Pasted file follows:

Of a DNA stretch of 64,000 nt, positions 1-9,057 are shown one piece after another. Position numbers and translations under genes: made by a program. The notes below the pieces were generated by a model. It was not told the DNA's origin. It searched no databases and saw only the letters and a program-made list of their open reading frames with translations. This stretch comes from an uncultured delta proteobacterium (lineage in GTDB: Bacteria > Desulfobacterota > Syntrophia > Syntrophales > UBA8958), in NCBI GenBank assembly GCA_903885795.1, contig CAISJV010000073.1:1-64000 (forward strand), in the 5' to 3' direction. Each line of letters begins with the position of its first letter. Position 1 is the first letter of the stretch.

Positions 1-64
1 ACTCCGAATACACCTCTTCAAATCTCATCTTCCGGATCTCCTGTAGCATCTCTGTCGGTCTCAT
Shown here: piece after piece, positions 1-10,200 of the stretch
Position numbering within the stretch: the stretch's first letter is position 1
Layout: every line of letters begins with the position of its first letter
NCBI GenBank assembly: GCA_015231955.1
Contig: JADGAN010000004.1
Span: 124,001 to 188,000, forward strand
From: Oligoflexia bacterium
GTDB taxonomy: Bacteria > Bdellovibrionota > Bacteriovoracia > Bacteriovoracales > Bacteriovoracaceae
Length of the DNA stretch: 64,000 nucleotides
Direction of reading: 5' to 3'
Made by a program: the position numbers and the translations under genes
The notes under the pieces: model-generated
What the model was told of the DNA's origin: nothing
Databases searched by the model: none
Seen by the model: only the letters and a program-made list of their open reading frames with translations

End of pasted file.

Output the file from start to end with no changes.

Of a DNA stretch of 64,000 nt, positions 1-9,057 are shown one piece after another. Position numbers and translations under genes: made by a program. The notes below the pieces were generated by a model. It was not told the DNA's origin. It searched no databases and saw only the letters and a program-made list of their open reading frames with translations. This stretch comes from an uncultured delta proteobacterium (lineage in GTDB: Bacteria > Desulfobacterota > Syntrophia > Syntrophales > UBA8958), in NCBI GenBank assembly GCA_903885795.1, contig CAISJV010000073.1:1-64000 (forward strand), in the 5' to 3' direction. Each line of letters begins with the position of its first letter. Position 1 is the first letter of the stretch.

Positions 1-64
1 ACTCCGAATACACCTCTTCAAATCTCATCTTCCGGATCTCCTGTAGCATCTCTGTCGGTCTCAT
Shown here: piece after piece, positions 1-10,200 of the stretch
Position numbering within the stretch: the stretch's first letter is position 1
Layout: every line of letters begins with the position of its first letter
NCBI GenBank assembly: GCA_015231955.1
Contig: JADGAN010000004.1
Span: 124,001 to 188,000, forward strand
From: Oligoflexia bacterium
GTDB taxonomy: Bacteria > Bdellovibrionota > Bacteriovoracia > Bacteriovoracales > Bacteriovoracaceae
Length of the DNA stretch: 64,000 nucleotides
Direction of reading: 5' to 3'
Made by a program: the position numbers and the translations under genes
The notes under the pieces: model-generated
What the model was told of the DNA's origin: nothing
Databases searched by the model: none
Seen by the model: only the letters and a program-made list of their open reading frames with translations